[0031] In certain circumstances, however, output driver circuit 212 may be subject to excessive load conditions (i.e., increased load current) wherein the amount of current sourced or sunk by the driver circuit is beyond its nominal operational current level (i.e., “over-current” condition). For example, such circumstances may arise when a resistive short exists between output terminal 204 and either another signal conductor, a voltage supply bus, or a ground potential. When a short couples output terminal 204 to a conductor having an opposite polarity than that being driven by output driver circuit 212, then excessive current is either driven or drawn.

[0032] Current sensing circuit 208 of the present invention replicates the output current indirectly sensed from output terminal 204, and then determines whether the replicated current level exceeds pre-defined maximum current limits. If the replicated current level becomes excessive, the present invention correspondingly generates a signal to initiate corrective action. Upon receiving such signal, internal circuitry of output driver circuit 212 functions to limit the excessive output current condition. A detailed explanation of the interaction between indirectly sensed over-current conditions at output terminal 204 and the current limiting circuitry of output driver circuit 212 will be presented below in connection with FIG. 4A.

[0033]FIG. 3 is a block diagram showing an exemplary embodiment of output driver circuit 312 of the present invention having output transistor circuit 306 and current sensing circuit 308. Output transistor circuit 306 includes output transistor 305 and drive limiting circuit 310. For example, output transistor 305 is a MOSFET driver that receives a signal to be transmitted at terminal input 302, such as a MOS transistor gate, and correspondingly drives the signal out to output terminal 304 from a MOS transistor drain terminal. In the event that excessive drive current develops at output terminal 304, the associated drive limiting circuit 310, when triggered by over-current signal (“OCS”) 309, functions to limit output transistor 305 to curtail the over-current condition.

[0034] Current sensing circuit 308 includes indirect sensing circuit 314 and over-current detecting circuit 316. Indirect sensing circuit 314 is configured to first indirectly sense or monitor the current conditions (“Iout”) 322 at output terminal 304, and second, to generate a replicated current (“Irep”) 320. The input of indirect sensing circuit 314 is a high impedance stage and draws negligible current unlike prior art current limiting techniques. This circuit serves to monitor “indirectly” Iout 322 by comparing the replicated current, rather than Iout, to a pre-defined maximum current level to determine whether an over-current conditions exists at the output terminal. By indirectly sensing Iout, there are no voltage drops across sensing resistors to either dissipate power or affect the signal voltage level. Thus, this inventive circuit consumes substantially less power and preserves output signal integrity.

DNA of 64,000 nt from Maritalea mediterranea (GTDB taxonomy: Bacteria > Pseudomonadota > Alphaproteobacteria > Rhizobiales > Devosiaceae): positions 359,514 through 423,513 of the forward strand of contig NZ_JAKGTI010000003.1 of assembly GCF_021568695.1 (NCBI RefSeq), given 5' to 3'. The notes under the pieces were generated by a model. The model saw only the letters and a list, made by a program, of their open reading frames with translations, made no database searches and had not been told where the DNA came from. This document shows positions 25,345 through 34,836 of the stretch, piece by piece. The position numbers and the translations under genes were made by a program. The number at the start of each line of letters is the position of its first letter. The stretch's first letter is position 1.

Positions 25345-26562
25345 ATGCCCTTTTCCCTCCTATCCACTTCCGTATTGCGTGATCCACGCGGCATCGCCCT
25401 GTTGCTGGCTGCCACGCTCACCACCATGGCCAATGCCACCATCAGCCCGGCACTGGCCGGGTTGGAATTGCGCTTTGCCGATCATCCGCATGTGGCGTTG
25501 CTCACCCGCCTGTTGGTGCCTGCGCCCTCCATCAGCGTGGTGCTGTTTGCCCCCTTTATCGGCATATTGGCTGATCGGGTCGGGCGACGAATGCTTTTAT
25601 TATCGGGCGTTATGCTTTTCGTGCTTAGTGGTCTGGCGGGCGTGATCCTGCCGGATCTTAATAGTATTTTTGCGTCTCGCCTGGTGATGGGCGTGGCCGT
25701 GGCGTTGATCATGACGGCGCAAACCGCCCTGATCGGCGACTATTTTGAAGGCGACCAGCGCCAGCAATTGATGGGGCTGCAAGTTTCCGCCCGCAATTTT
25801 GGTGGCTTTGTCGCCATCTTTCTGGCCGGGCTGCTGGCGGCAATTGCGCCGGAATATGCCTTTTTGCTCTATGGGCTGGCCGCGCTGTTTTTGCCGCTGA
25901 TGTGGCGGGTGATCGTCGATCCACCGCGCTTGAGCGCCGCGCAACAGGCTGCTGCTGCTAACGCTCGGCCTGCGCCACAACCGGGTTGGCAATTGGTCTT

[0035] The output of indirect sensing circuit 314 is coupled to over-current detecting circuit 316 for determining whether an Iout is excessive. Over-current detecting circuit 316 functions to first receive Irep, second to compare Irep to a pre-defined maximum current level (“Iref”), and third to generate a signal (“OCS”) 309 flagging the existence of an over-current condition.

[0036] Over-current detecting circuit 316 is coupled to output transistor circuit 306 for conveying the existence of a non-compliant current level at output terminal 304. Upon detecting an excessive current condition, over-current detecting circuit 316 outputs OCS 309 which is then received by drive limiting circuit 310 within the output transistor circuit. Drive limiting circuit 310 functions to limit the current in the output transistor 305, thus controlling the maximum current either sourced from or sunk into output driver circuit 312.

[0037] In one embodiment, current sensing circuit 308 is coupled between output terminal 304 and drive limiting circuit 310 to detect and to rectify excessive currents “sunk into” output driver circuit 312. Current sensing circuit 308 operates to indirectly monitor currents which excessively “enter” output driver circuit 312. In another embodiment, current sensing circuit 308 is coupled between output terminal 304 and drive limiting circuit 310 to detect and to rectify excessive currents “sourced from” output driver circuit 312. In this embodiment, current sensing circuit 308 operates to indirectly monitor currents which excessively “exit” output driver circuit 312.